This proposal is for a pathway to independence award. The candidate will learn new techniques and create a divergent research focus from the mentor lab. The candidate's primary goal is to become an independent investigator and make major scientific contributions to the neurodegenerative disease research field. A detailed career development plan that includes coursework, learning new techniques, scientific meeting attendance, and specific feedback from an advisory committee has been constructed to help the candidate achieve this goal. The research focus of this proposal is on gene-environment interactions in Parkinson's disease (PD). New approaches to modeling such interactions are a major focus of this proposal. The causes of most PD cases are unknown - ~10% are inherited. The causes of the remaining 'sporadic'~90% are unknown. Epidemiological evidence has repeatedly suggested that environmental exposures increase the risk for PD. However, no single toxicant has been identified as a causative agent. Most cases may arise from both environmental and genetic factors. However, such interactions are poorly understood. Research to date on gene-environment interactions has typically utilized toxicant models that have little relevance to human health. Indeed, current PD models have major etiological limitations. Toxicant models typically use large acute doses by unrepresentative routes of exposure and genetic models often use complete life-span knockout of a gene or massive transgene expression. I hypothesize that: 'early-stage' environmental PD modeling is best suited to study gene-environment interactions. I propose to overcome current barriers by:
Aim1) Creating both 'early'and 'late'stage PD models using relevant environmental toxicants. Here, toxicants recently linked to PD will be used to create new rodent models that reproduce the key features of both early and late-stage PD and utilize environmentally relevant toxicants.
This aim will serve as a 'screen'to identify the optimal toxicant model to advance to later aims. The toxicant producing the best model will move forward to later aims.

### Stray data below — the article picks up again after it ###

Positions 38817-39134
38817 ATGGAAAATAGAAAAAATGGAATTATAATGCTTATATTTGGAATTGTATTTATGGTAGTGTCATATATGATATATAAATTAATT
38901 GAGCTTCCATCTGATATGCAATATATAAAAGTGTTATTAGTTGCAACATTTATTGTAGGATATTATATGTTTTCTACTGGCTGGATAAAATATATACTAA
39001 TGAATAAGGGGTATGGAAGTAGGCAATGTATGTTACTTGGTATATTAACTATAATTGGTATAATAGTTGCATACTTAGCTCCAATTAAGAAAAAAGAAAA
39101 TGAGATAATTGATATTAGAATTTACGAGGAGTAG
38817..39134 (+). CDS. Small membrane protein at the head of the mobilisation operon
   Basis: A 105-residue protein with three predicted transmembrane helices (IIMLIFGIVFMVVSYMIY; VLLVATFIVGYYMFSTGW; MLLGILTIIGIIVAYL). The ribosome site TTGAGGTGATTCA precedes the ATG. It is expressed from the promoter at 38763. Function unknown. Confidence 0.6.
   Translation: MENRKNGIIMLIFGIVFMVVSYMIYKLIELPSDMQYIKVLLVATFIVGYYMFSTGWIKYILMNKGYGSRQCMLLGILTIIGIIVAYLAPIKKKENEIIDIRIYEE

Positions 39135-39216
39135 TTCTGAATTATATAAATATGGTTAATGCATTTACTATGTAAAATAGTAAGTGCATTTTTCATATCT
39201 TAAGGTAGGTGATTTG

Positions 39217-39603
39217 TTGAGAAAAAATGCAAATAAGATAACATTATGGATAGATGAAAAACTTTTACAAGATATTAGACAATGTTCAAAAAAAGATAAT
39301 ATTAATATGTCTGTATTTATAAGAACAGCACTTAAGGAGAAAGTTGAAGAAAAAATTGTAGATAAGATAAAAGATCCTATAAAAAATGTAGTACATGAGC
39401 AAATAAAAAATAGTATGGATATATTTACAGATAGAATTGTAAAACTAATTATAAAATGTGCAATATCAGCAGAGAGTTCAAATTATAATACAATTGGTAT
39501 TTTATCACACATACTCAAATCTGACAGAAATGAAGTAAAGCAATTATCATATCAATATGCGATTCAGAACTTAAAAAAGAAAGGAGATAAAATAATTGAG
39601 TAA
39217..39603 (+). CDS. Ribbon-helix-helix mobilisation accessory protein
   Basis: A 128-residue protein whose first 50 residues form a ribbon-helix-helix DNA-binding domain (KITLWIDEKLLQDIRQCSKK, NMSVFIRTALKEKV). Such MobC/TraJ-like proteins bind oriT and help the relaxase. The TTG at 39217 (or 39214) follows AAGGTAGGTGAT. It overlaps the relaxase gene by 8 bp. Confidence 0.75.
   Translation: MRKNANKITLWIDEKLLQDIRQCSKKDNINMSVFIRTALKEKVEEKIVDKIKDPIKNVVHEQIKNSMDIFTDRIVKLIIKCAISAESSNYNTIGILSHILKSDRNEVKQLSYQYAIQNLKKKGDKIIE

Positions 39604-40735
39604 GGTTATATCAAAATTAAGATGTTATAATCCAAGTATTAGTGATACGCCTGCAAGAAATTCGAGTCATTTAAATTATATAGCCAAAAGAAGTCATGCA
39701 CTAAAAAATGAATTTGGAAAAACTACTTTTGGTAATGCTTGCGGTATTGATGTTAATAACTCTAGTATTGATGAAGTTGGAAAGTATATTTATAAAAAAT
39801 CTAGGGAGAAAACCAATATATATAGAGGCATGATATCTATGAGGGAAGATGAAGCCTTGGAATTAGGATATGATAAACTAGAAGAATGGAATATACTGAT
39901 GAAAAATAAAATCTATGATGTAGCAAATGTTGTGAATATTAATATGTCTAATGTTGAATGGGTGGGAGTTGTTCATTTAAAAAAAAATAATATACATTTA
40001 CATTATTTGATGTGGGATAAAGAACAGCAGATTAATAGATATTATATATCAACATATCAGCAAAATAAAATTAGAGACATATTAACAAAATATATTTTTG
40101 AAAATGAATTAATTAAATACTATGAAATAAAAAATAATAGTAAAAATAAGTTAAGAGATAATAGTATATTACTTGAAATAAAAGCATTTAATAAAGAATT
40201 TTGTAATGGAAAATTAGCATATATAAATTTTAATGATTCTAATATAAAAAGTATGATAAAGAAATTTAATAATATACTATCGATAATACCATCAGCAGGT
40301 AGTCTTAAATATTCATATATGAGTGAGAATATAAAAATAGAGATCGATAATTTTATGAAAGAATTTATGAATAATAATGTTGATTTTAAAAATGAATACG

Aim 2) 'Real-world'exposure modeling.
This aim will utilize toxicant exposure through dosing regimens that bear relevance to human health.
Aim 3) Creating new gene-environment interaction models. Here, transgenic rats expressing mutations known to cause PD in humans will be exposed to the optimal toxicant from aim 1. Thus a new gene-environment rodent PD model will be created that utilizes an environmental toxicant linked to PD and expresses a mutation known to cause human PD. Brain toxicant levels will be determined and correlated with pathological observations (Aims 1-3).
Aim 4) Testing gene therapy approaches in these models. In vivo modulation of PD genes will be tested as a potential therapeutic approach in newly created toxicant models. This project is expected to produce major advances in gene-environment interaction modeling. Newly created models will be used to identify pathogenic pathways and test new therapeutic approaches.
Parkinson's disease (PD) affects roughly 1 million Americans and the causes are largely unknown, although much data suggests that environmental exposures play a role. The proposed work will focus on the development of new models using compounds that have been linked to PD. These newly developed models will be used to test interactions between environmental and genetic factors and also to test potential treatments.
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